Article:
“As the rain periods are affected by climate change, it is becoming increasingly important to ensure the availability of food. Therefore, we need more dams as water reservoirs to irrigate the crops,” says Albert Compaore, Programme Officer of the Sida-funded support for the construction and restoration of water reservoirs in Burkina Faso.
Today there are approximately 1200 artificial water reservoirs throughout the country. The rainwater that is collected there is extremely important, and is used to provide water for the livestock or the crops of tomatoes, beans, onions and other types of “cash crops” which can be sold on the market to earn some extra income. The project funding will restore ten broken dams and build two new ones.
When Burkina Faso was hit by heavy rainfall and floods in 2009 and 2010, many of the country’s dams were destroyed along with the livelihoods of thousands of people. As the dams and irrigation systems are being rebuilt, it is important that they are better equipped to be able to withstand the flooding that has been occurring due to climate change.
The 12 dams that are to be ready by 2012 will provide around 1000 families with water. This figure may seem low considering the fact that there are 8000 villages in Burkina Faso with the same demand for dams. But the investment can be regarded as a small part of a larger national adaptation programme of action, (NAPA). The government’s objective is that each individual household will be able to build its own small pond which will cover their needs; a pond which is much smaller than the water reservoirs the project is financing.
“These individual small ponds should be able to store water for a few months during the rainy season,” says Albert Compaore. “The cultivation of millet, sorghum and maize form the staple diet among the population and they can usually cope with the rain, but they could be irrigated from the small pond if there is a drought during the irregular rain period thus avoiding ruined harvests and famine. I am pleased that Sida has been able to support this idea.”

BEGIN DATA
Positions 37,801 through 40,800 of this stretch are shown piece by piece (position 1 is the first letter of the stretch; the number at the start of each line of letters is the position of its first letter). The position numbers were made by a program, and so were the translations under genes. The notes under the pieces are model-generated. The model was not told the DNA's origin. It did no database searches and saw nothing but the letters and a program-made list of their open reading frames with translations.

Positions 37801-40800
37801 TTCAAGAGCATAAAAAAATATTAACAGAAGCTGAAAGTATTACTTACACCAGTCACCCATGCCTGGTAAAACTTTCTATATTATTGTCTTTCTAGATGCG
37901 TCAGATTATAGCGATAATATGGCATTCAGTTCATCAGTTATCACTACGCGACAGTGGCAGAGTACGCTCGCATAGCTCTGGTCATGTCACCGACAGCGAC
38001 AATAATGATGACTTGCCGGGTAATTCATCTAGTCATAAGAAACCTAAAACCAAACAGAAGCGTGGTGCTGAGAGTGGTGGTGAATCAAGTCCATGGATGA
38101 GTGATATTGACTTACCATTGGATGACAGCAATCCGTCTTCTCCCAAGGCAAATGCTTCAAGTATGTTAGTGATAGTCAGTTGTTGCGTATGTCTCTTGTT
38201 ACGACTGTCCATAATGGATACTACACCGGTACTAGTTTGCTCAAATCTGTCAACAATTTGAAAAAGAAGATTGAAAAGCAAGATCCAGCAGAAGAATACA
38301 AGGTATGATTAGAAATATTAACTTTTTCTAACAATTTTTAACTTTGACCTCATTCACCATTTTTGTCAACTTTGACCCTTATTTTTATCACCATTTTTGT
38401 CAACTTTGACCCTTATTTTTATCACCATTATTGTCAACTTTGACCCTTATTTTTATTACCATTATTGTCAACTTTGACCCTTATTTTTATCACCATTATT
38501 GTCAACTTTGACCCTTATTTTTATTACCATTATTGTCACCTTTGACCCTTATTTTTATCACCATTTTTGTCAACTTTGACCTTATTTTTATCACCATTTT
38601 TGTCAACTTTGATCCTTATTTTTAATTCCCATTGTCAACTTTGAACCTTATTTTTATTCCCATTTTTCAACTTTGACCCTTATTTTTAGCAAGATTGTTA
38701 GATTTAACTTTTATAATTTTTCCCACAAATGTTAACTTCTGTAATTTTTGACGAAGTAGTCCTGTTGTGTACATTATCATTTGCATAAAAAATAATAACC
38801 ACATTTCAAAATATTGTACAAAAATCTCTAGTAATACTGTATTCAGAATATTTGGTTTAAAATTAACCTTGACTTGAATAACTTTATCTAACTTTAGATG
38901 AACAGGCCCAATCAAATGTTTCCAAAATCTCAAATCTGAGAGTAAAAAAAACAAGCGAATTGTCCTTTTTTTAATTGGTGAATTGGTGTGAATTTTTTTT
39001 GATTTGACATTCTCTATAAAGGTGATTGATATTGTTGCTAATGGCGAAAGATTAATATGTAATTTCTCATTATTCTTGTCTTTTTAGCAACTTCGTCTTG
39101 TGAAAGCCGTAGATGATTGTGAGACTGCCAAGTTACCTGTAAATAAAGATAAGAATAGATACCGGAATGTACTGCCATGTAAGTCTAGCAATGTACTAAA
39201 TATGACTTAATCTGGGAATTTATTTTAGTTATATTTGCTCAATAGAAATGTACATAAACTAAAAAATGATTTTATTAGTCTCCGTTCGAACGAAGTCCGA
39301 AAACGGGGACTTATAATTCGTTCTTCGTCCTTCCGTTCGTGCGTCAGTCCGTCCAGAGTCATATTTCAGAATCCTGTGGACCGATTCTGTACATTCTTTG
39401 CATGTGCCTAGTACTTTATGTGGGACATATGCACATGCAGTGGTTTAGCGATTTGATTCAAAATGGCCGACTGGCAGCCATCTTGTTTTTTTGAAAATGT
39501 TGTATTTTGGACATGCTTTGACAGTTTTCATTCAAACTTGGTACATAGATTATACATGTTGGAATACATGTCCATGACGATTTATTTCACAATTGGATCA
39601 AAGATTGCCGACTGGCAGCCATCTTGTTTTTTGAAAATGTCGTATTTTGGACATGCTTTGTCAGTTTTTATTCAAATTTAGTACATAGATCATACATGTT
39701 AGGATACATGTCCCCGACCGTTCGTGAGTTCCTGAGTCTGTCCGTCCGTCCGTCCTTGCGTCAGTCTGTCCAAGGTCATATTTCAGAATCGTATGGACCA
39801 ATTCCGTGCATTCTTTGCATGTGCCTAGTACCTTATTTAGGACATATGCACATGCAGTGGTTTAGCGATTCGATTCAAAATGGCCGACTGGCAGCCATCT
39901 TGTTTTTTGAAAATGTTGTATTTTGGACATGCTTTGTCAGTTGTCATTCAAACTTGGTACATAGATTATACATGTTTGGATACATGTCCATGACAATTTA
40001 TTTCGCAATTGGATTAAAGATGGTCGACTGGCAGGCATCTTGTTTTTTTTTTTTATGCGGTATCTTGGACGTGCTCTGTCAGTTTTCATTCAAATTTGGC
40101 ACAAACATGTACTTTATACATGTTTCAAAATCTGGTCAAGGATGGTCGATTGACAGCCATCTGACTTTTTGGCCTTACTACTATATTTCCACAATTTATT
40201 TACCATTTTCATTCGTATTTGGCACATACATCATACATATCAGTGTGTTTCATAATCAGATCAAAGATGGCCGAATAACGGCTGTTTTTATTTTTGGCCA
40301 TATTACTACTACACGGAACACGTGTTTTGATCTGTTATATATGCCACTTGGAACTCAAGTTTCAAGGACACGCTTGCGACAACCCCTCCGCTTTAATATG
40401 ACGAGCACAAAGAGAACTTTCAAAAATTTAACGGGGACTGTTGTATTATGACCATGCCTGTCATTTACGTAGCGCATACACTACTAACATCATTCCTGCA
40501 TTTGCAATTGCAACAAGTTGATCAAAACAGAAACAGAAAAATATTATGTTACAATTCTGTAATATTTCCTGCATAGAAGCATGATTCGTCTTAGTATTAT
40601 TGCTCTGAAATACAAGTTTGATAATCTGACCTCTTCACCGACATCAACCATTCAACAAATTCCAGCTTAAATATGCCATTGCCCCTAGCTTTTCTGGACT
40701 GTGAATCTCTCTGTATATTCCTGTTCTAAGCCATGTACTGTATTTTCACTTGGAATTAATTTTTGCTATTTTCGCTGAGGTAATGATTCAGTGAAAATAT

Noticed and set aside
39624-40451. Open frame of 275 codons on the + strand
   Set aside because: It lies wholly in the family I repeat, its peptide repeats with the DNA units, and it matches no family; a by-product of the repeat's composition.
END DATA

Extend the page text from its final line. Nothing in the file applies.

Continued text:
To reduce the poor populations’ exposure to drought when the climate is changing is an important objective of the project. The poorest provinces have therefore been given priority when choosing where he reservoirs will be built. Just small and medium-sized water reservoirs have proven to be important for reducing poverty and contributing to local development in several ways, such as an increased local business market in which vegetables are sold, or fish production, continues Albert Compaore.
The building of dams always involves a certain negative impact on the environment, although it is far less for small dams compared to large ones. The preparatory studies that have been conducted have taken into consideration the people living nearby, as well as the sensitive natural environments.
“We can provide financial compensation to the people who have to move, but we can never replace their emotional loss for the land they have lived on for many generations. But when comparing the disadvantages of a dam with the advantages, the latter far outweigh the former. The people in Burkina Faso regard the dams as something extremely positive, something which can ensure that they will have food on the table and avoid suffering,” says Albert Compaore.
Facts: the water reservoir project
The aim of the project which is part of Burkina Faso’s National Adaptation Programme of Action, NAPA, is to enhance the dams’ resistance to the threat that climate change brings with it.
The Burkina Faso Water Directorate, in the Agricultural, Hydraulics and Fisheries Ministry will implement the project that will finance two new water reservoirs and restore ten others. So far, three dams have been completed.
Sweden is contributing with a total of SEK 93 throughout the project period 2010-2012.
Climate-friendly technologies were used for the restoration and new construction of the dams.
Local user committees will be established at each of the water reservoirs to allocate equal access to water. The stakeholders of the project will seek to integrate women, migrants and young girls in the user committees.